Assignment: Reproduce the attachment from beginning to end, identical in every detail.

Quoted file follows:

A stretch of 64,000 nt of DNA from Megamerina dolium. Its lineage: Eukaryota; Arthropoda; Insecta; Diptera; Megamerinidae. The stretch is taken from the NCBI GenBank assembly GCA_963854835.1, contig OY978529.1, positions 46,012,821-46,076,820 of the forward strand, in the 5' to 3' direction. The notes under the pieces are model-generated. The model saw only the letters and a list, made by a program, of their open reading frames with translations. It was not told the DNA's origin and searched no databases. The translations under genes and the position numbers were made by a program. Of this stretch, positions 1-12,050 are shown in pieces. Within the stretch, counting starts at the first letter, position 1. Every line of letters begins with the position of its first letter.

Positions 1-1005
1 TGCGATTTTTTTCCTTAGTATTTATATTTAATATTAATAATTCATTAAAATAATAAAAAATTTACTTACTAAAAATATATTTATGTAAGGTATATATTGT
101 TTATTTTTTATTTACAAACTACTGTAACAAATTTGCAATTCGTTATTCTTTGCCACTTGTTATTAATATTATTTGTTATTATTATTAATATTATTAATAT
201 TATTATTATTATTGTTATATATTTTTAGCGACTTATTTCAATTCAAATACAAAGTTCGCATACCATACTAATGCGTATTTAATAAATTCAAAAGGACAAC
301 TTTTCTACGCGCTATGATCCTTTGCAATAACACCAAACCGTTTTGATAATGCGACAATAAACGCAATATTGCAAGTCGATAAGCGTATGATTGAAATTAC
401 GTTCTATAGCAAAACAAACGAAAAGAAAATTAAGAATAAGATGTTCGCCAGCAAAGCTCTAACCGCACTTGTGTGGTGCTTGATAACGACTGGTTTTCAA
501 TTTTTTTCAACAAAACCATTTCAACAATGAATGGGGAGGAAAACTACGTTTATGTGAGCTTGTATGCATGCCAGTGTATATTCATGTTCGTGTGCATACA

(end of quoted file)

A stretch of 64,000 nt of DNA from Megamerina dolium. Its lineage: Eukaryota; Arthropoda; Insecta; Diptera; Megamerinidae. The stretch is taken from the NCBI GenBank assembly GCA_963854835.1, contig OY978529.1, positions 46,012,821-46,076,820 of the forward strand, in the 5' to 3' direction. The notes under the pieces are model-generated. The model saw only the letters and a list, made by a program, of their open reading frames with translations. It was not told the DNA's origin and searched no databases. The translations under genes and the position numbers were made by a program. Of this stretch, positions 1-12,050 are shown in pieces. Within the stretch, counting starts at the first letter, position 1. Every line of letters begins with the position of its first letter.

Positions 1-1005
1 TGCGATTTTTTTCCTTAGTATTTATATTTAATATTAATAATTCATTAAAATAATAAAAAATTTACTTACTAAAAATATATTTATGTAAGGTATATATTGT
101 TTATTTTTTATTTACAAACTACTGTAACAAATTTGCAATTCGTTATTCTTTGCCACTTGTTATTAATATTATTTGTTATTATTATTAATATTATTAATAT
201 TATTATTATTATTGTTATATATTTTTAGCGACTTATTTCAATTCAAATACAAAGTTCGCATACCATACTAATGCGTATTTAATAAATTCAAAAGGACAAC
301 TTTTCTACGCGCTATGATCCTTTGCAATAACACCAAACCGTTTTGATAATGCGACAATAAACGCAATATTGCAAGTCGATAAGCGTATGATTGAAATTAC
401 GTTCTATAGCAAAACAAACGAAAAGAAAATTAAGAATAAGATGTTCGCCAGCAAAGCTCTAACCGCACTTGTGTGGTGCTTGATAACGACTGGTTTTCAA
501 TTTTTTTCAACAAAACCATTTCAACAATGAATGGGGAGGAAAACTACGTTTATGTGAGCTTGTATGCATGCCAGTGTATATTCATGTTCGTGTGCATACA